In fact, though it was not expected from publishers like the New York Times, Facebook Instant Articles are becoming more and more popular, being embraced by the most serious publishers as part of their Innovative Marketing strategy. Some key figures about content licensors in digital media.
Old versus new media
Netflix will pay approximately $3 billion in licensing and production fees this year to the television and film industry; Hulu is paying $192 million to license South Park; while Facebook is free like it is the case for a variety of publishers like the New York Times, BuzzFeed, and the Atlantic, which are posting articles in its new ‘instant articles’ feature.
Digital content is broken up into a profitable high-end entertainment world, where licensors receive a negotiated fee for allowing the distribution of their property, and a low-end publishing world where content is expected to be “free", supporting itself on often-intangible advertising sales and ad splits. In this particular deal, publishers can sell ads on their articles and keep all of the revenue, or have Facebook sell ads in exchange for 30 percent.
One serious question is how this irregular division in the media business came to pass. The more immediate question is about whether Facebook’s instant articles and other republishing initiatives are digging a deeper hole for publishers or helping them get out of the one they are already in.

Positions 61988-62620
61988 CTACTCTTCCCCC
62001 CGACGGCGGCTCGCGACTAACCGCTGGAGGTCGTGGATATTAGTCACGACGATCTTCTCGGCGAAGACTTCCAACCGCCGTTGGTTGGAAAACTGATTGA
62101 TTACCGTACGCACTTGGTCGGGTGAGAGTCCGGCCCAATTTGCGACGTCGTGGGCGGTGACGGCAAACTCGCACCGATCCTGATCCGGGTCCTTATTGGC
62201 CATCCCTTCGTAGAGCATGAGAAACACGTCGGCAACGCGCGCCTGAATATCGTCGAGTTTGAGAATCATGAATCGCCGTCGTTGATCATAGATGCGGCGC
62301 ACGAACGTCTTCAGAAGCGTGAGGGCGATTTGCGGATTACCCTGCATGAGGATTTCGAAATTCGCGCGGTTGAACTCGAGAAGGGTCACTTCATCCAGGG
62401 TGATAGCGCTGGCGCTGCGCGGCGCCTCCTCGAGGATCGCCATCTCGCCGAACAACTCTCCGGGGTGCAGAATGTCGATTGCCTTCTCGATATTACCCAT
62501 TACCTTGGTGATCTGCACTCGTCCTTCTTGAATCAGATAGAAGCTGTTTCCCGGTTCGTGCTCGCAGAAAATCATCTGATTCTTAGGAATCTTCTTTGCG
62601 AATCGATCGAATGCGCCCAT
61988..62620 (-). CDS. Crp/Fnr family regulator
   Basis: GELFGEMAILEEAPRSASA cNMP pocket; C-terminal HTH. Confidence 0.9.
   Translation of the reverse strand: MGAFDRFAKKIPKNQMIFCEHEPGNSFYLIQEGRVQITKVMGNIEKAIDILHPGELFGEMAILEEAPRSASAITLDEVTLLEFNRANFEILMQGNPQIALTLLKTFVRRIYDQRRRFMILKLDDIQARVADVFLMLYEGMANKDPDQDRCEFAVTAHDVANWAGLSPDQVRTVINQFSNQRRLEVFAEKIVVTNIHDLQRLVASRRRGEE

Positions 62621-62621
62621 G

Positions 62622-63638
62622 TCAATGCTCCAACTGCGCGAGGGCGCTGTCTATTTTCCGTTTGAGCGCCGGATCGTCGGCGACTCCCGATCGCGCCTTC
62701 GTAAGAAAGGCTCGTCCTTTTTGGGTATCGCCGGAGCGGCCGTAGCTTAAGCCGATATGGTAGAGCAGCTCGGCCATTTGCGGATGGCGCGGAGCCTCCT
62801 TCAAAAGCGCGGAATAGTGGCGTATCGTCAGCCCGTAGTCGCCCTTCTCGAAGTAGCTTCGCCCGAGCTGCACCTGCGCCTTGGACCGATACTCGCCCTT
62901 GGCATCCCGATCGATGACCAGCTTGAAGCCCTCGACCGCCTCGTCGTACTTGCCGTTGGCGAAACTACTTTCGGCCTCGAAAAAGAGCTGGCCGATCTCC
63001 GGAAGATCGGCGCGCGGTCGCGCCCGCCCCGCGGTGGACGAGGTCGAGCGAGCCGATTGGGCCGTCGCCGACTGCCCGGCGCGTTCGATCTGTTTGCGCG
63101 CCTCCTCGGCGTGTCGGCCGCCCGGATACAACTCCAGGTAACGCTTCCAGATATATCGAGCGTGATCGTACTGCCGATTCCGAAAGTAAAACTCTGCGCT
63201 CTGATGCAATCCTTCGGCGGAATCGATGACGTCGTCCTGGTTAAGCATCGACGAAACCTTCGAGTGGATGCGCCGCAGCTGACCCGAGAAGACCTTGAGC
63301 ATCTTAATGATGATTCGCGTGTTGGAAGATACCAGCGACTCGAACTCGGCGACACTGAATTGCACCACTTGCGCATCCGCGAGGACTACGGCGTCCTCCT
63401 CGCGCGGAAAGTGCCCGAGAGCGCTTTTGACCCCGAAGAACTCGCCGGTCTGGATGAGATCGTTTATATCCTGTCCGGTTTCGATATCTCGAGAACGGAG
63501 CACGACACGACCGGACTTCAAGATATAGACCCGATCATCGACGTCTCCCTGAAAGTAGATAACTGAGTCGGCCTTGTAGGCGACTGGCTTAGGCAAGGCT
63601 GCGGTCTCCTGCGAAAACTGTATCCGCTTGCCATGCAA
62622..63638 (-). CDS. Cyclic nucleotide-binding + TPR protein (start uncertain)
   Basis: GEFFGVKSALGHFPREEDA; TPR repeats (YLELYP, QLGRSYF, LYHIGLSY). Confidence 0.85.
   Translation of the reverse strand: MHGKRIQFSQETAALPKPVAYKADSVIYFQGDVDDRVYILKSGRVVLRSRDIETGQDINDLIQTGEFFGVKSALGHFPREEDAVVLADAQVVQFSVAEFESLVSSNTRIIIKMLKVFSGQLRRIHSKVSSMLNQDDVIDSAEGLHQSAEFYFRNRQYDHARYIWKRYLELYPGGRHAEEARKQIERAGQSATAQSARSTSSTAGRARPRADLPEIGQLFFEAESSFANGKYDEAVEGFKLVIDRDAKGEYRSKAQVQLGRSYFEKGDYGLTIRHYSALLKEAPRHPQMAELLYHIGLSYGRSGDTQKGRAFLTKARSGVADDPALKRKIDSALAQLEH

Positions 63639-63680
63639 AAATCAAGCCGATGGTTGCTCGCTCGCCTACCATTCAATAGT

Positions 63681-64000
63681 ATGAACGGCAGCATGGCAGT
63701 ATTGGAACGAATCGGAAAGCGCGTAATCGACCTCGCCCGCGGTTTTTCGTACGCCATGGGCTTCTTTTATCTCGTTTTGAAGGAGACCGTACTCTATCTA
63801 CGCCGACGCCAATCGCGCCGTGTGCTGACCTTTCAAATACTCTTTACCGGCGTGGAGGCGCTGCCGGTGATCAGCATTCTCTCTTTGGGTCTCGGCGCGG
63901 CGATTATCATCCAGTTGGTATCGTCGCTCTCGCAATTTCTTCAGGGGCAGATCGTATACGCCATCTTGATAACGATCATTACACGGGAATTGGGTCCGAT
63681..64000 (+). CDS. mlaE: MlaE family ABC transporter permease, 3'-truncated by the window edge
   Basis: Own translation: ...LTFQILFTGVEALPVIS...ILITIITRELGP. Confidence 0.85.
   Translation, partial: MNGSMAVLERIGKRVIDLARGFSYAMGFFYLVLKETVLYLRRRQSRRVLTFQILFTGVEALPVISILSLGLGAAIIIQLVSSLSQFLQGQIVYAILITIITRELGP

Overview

The rise of Facebook Instant Articles
At the time the Facebook instant articles deal was first proposed, it was not a question of financial exchange. From Facebook’s point of view, it was just a further service to users and publishers. If it hosted the Times’ content it would load faster, hence providing a better experience for Facebook users clicking to a shared Times story. The Times and other publishers should do this, Facebook reckoned, because it would get them greater exposure to Facebook’s vast audience. It was promotional.
After some limited pushback from the publishers, the deal now is similar to a conventional digital ad split—of the kind made omnipresent by Google AdSense. That is, if Facebook sells against this content through its networks, it splits the revenues with the publisher. If the publisher sells the ad, as though in a free-standing insert model, it keeps what it kills.
And, indeed, it’s a model that, on this monetization basis, might work to BuzzFeed’s advantage. In a sense the instant article arrangement means BuzzFeed has cadged free space and free audience from Facebook, which it can sell back to clients sponsoring its content. This can work particularly well for BuzzFeed because it is not just an editorial organization, but as effectively as an ad agency. It strategically and smartly walks the fine line between editorial and promotion. Varieties of print publication categories, like travel and fashion, have of course long straddled this line. And that works just fine for both BuzzFeed and Facebook.
More on: http://www.technologyreview.com/news/539066/facebook-instant-articles-just-dont-add-up-for-publishers/?utm_campaign=newsletters&utm_source=newsletter-weekly-mobile&utm_medium=email&utm_content=20150713